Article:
— briankrebs (@briankrebs) October 6, 2016
The other online security threat that your IoT devices pose is their use in DDoS attacks. Brian Krebs, he of Krebs on Security, suffered a massive DDoS attack. The vast majority of this came from IoT devices. Not only do IoT devices put you at risk when they are secured improperly, they the entire Internet at risk. This is why they’re going to come under increased government security regulations, and that’s why you need to pay attention to their security features as well.
4: New behavioral security features will emerge
The next set of security features to come out will be passwords that, in a way, come directly from your body. You can think of it as two factor authentication version 2. It is believe that Apple is working on biometrics sensors in their touchpad, and facial recognition tech, to prove identity.
— Best VPN Provider (@bestvpns) October 17, 2016
While this is an exciting concept, it does open up a number of privacy concerns. How will the information that your devices refer to be stored and encrypted? This risk has to be managed because all it would take is one hacker accessing this information to completely blow everything.
5: Known vulnerabilities will continue to be exploited
Everyone out there who is failing to patch their software and apps quickly continue to be a target. Exploiting known vulnerabilities is just too easy for almost any hacker. Making sure that your apps and software have the latest patches helps you become a more difficult target.
— Eugene Kaspersky (@e_kaspersky) December 14, 2016
In today’s online security threats scene, being a difficult target is your best protection. You may never be 100% not under threat, but being more difficult will likely make you an undesirable target. Get the simple things done, like patches, and you will be at a much lesser risk.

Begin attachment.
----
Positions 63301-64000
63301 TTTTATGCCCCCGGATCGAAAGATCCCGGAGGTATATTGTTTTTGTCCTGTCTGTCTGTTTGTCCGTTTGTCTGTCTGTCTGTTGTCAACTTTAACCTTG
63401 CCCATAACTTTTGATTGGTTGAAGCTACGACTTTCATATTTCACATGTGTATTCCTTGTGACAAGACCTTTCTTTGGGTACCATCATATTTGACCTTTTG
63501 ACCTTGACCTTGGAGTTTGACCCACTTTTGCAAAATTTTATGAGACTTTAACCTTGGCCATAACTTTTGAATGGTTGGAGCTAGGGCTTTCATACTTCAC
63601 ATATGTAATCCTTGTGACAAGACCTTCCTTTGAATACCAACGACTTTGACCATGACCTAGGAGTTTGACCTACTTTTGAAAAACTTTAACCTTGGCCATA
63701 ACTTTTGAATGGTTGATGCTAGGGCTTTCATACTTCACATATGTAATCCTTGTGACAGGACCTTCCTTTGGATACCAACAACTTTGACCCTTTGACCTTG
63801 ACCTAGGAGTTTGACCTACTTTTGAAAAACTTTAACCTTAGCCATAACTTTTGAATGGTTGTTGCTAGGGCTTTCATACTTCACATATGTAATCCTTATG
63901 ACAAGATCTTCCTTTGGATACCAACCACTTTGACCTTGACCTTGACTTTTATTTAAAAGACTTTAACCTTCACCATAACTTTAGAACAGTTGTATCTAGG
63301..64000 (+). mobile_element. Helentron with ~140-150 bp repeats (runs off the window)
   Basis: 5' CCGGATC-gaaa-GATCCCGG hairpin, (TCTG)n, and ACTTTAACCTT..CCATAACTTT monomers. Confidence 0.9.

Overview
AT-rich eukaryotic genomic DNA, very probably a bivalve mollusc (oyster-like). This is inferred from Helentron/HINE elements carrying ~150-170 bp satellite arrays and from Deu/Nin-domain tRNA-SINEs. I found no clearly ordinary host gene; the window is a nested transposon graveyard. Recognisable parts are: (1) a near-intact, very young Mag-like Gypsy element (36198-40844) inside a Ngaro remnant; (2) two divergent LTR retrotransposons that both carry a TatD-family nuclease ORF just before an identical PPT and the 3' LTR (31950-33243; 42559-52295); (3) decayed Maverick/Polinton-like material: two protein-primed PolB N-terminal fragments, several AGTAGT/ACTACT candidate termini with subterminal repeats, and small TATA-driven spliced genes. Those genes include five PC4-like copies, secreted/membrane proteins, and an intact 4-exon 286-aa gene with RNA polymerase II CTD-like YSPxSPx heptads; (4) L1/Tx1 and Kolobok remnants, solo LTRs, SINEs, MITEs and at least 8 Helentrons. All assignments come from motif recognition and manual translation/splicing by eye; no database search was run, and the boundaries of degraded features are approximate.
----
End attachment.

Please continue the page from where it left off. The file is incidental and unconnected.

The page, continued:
6: More companies will be checking on you
Looking at the point above, more companies are going to be checking your devices for updated software. This is going to be especially true for those with older devices, and with outdated software.
— TNW (@thenextweb) December 9, 2016
The precedent has been set with the bricking of the Samsung Galaxy Note 7. If your device is not good enough, the manufacturer may shut it down. Think of this as online security threats being taken care of by those who will be trying to save face. Your neglect of your online security could wind up making them look bad.
The 1 lesson to learn about online security threats
If you learn anything from this article I want it to be that you need to take responsibility to be a more difficult target for hackers. The simplest ways to do this are to use encryption, choose better passwords, and keep everything patched.
As David Bisson said in an interview with us, “online security is an ongoing process.” There is no one thing that you can do to correct everything all at once. But you can remain aware of the worst online security threats, and use the protection provided to you.